…we're keeping our name but expanding our offerings!
Before you were published, what were you doing to scratch the writing itch?
I was writing—so freaking much! Every day, all the time, with gnarled hands and a hunchy spine and bloodshot eyes all that good stuff. And I was reading like a fiend.
How did you end up getting your first book published?
THE SILVERS is my first book under this name, but the very first book I got published was under a different name. I was in grad school at the time, and I had written THE SILVERS but had gotten a couple of rejection letters from agents saying there wouldn’t be enough of a market for it. I think the fear of knowing I would graduate soon and would have to face the real world motivated me to try something new. So I took a break from querying and wrote a BDSM romance. Getting published under the pen name helped me understand the indie market a little better, so that I was eventually able to find a place for THE SILVERS.
Was the process anything like you imagined? What fit the dream? What was different/surprised you?
One of my all time favorite quotes about publication is from Anne Lamott’s book BIRD BY BIRD:
“There is something mythic about the date of publication, and you actually come to believe that on this one particular morning you will wake up to the phone ringing off the hook and your publisher will be so excited that they will have hired the Blue Angels precision flying team to buzz your squalid little hovel, which you will be moving out of as soon as sales of the book really take off.”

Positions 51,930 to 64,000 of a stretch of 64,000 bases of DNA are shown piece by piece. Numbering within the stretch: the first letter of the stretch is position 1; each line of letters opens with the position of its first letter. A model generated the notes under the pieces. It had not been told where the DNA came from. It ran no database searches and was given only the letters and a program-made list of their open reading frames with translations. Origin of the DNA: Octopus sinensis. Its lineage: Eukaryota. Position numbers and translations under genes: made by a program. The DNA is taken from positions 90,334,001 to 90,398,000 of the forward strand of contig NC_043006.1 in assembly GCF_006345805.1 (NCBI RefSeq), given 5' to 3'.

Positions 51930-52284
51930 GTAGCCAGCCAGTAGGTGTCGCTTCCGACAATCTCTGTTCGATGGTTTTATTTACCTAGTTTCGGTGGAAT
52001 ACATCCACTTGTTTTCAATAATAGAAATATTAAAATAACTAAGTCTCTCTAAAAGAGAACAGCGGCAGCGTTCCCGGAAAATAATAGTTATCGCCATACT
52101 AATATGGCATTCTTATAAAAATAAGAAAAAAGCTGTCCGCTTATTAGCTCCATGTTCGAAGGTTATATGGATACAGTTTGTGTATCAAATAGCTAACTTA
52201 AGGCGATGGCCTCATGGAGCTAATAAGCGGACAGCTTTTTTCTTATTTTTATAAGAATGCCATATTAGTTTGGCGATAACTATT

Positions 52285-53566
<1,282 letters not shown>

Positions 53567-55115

She goes on to say it’s nothing like that, so I was warned! But I was still excited.
A few months before my first book was accepted, I actually had a conversation with my mom about how I was afraid if I ever did get published, the experience would turn out to be disappointing. But really, it’s been fantastic. Having deadlines keeps me on track (sort of), I love working with editors, and getting to connect with fellow readers and writers is the best.
What’s different? I definitely had an antiquated idea of authors as hermits who lived out in the woods and were just…always writing. I had no idea I’d have to learn to use Twitter. And continue to do things like grocery shop. I thought once you were published, groceries materialized and your mom would say things like, “Let me do your taxes for you, honey. You’re obviously busy writing.” No dice.
How long did it take you to write your first published book?
My first pen name book took a month to draft and another couple of months of edits and rewrites. It was a very quick process. THE SILVERS took three and a half years—one month to draft, several months of sitting on it, several months of rewriting, and several more months to find a publisher that would take it.
What’s your advice to unpublished authors trying to get their work read?
Can I do the really cliché thing and say never give up? Seriously, walls are coming down all over the place in the publishing world. You can write pretty much anything you want to write and there is someone out there who will take a chance on it.
Is writing not as fun/as fun/more fun once you have your first book published?
Every bit as fun. The only thing that changes is there’s a bit more pressure. You feel like you have to finish what you start, and as you learn a little more about the marketing side, you’re able to tell when you’ve written something that might not make much money. And then you have to decide whether to write exactly what you want, or try to write what sells. Hopefully you find a balance.
What’s next up for you?
A dark, semi-gothic YA about a boarding school that teaches girls not to feel, and a supernatural Western/horror-y thing about a town under a terrible curse and two gunslinging women who get tangled up in the mayhem.
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JILL SMITH’S WEBSITE CAN BE FOUND HERE.